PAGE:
MERA reviewing ESCOM’s application to approve a 69.7% tariff increase for the period 2023-2027

Malawi Energy Regulatory Authority (MERA) says it is reviewing the application that Electricity Supply Corporation of Malawi (ESCOM) has submitted in which it is asking to consider and approve a 69.7% tariff increase for the period 2023 to 2027 — as a successor base tariff to the one that was implemented from 2018 to 2022.

MERA adds that the new application is a significant reduction from the 99.9% that ESCOM and the Power Market Limited (PML) jointly asked before PML was dissolved.

In its public statement, MERA says “in line with the 2017 Tariff Methodology, once every four years, ESCOM submits a base tariff application to MERA for consideration and approval”.

“The tariff application contains revenue requirement (RR) for a four-year period to finance operational and capital requirements,” says the statement. “ESCOM has submitted an application for the fourth base tariff covering the period from 2023 to 2027.

“The application has been revised by ESCOM to align with the new market structure, following Government’s decision to dissolve PML and transfer the Single Buyer function back to ESCOM.”

MERA further says the base tariff application for the 2023-2027 period has been prepared in the context of Power Sector Reforms being implemented by the Government of Malawi following the enactment of the Electricity Amendment Act in 2016.

“The main objective of the reforms is to provide a conducive environment for private sector participation in the electricity sector, especially in generation. The reforms culminated into unbundling of generation from ESCOM and the subsequent formation of the Electricity Generation Company (EGENCO) which took over generation assets formally owned by ESCOM.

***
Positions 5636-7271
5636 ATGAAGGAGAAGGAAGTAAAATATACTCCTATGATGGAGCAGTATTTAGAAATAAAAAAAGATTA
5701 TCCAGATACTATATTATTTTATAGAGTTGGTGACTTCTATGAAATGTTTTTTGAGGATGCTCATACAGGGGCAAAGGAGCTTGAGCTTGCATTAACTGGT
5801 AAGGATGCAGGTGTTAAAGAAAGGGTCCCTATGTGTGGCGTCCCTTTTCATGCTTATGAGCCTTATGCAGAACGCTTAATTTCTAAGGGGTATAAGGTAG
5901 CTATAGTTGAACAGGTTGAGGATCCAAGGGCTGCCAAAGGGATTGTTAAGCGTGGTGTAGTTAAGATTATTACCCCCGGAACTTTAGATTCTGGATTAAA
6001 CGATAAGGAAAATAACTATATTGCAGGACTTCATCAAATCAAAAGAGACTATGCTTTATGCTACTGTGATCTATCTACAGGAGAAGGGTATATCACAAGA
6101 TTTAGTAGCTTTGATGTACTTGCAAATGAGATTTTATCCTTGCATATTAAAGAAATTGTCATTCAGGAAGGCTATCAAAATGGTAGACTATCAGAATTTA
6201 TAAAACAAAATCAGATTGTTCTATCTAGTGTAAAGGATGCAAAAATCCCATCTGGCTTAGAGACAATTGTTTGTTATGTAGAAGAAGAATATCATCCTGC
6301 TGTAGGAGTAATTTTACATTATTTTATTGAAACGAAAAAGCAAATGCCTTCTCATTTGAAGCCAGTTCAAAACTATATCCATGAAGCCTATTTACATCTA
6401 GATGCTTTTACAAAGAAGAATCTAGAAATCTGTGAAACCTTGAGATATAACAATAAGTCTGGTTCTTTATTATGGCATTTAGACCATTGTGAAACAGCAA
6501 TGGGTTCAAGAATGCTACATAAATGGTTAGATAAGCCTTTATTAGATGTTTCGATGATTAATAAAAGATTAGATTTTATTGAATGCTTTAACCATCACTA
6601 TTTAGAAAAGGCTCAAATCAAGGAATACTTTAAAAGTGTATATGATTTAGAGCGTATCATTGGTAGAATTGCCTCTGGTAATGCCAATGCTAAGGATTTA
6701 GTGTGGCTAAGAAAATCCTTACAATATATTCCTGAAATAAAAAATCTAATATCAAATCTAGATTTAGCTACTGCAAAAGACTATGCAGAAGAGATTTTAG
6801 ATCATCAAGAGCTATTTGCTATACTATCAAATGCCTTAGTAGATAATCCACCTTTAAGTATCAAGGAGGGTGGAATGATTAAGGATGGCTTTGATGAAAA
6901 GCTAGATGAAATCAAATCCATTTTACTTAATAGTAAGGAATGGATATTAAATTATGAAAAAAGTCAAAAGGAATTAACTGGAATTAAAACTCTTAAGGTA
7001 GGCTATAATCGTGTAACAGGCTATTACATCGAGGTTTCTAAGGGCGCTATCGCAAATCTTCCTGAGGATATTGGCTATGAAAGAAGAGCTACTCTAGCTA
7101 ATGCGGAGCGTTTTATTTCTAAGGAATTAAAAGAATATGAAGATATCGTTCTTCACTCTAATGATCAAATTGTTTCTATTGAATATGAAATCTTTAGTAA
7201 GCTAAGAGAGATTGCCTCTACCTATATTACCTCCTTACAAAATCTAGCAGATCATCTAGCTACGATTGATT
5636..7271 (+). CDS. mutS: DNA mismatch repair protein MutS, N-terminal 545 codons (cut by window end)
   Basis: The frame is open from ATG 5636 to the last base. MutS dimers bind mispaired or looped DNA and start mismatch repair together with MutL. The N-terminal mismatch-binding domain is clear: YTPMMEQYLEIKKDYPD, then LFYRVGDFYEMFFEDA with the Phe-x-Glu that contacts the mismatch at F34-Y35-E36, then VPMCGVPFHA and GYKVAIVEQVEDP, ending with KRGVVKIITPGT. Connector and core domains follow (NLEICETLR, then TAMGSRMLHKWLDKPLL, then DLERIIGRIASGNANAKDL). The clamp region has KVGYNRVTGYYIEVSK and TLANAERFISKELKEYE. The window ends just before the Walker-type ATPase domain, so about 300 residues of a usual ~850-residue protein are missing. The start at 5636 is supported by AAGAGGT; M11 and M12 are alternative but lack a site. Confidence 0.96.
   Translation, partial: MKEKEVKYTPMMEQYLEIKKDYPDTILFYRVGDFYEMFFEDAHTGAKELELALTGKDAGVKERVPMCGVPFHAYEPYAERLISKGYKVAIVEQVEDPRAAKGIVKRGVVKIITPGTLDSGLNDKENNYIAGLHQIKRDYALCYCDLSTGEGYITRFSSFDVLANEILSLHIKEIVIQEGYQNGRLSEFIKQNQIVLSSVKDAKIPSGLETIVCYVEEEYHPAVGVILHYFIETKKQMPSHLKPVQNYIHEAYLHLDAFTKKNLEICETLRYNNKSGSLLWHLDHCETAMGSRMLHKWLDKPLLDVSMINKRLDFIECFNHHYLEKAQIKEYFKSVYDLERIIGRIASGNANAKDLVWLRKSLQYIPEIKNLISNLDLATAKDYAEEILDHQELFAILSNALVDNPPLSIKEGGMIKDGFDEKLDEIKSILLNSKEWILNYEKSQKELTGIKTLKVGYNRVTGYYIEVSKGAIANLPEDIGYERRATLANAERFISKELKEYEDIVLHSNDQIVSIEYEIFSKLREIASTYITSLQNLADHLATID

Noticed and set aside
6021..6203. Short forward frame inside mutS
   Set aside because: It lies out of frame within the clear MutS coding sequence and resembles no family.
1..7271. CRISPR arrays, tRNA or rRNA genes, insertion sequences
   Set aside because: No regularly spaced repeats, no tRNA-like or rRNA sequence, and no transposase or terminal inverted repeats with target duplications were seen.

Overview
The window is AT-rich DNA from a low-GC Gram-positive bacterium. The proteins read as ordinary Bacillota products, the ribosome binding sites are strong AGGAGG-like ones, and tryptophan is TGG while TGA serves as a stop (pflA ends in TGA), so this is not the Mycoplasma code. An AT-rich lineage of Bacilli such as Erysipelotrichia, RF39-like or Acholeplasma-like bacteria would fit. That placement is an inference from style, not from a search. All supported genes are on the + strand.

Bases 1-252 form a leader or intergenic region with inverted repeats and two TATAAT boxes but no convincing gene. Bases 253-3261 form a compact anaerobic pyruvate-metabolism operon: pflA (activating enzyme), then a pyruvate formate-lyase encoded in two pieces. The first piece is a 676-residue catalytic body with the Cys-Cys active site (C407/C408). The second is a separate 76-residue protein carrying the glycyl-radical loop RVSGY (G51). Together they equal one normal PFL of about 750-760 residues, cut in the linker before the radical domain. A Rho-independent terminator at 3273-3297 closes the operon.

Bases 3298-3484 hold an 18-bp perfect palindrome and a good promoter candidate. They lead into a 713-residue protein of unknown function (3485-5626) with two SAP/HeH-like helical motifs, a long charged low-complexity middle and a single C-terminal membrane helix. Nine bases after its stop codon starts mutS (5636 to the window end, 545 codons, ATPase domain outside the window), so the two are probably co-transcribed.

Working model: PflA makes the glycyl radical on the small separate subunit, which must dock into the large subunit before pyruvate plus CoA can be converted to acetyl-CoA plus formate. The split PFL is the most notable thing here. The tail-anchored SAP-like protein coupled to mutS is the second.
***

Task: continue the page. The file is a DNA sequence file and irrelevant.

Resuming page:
“The other key component of the reforms was the establishment of single buyer and SMO licensees to perform various activities in the electricity supply chain. As a result of these reforms, the country is now able to procure generation from independent power producers (IPPs) to supplement Government efforts in increasing power supply in the country.”

In building the 2023-27 business plans, which have informed the proposed tariff adjustment, MERA says “ESCOM carefully took into account suggestions and proposals from its large customers and key stakeholders such as the Ministry of Energy, the Energy Regulator (MERA), Malawi Confederation of Chambers of Commerce and Industry (MCCCI), Economists Association of Malawi (ECAMA), Society of Accountants in Malawi (SOCAM), Consumers Association of Malawi (CAMA), Miners Association, industrial customers (Illovo, Blantyre Water Board), Hard talk Energy, Sunbird Hotels etc.

“ESCOM also regularly gathers feedback from customers through ESCOM’s customer service outlets as well as from social media platforms. The common themes from the feedback received from our customers and stakeholders which have formed the basis of the priorities and objectives of the 2023-27 revenue requirement determination and submission.”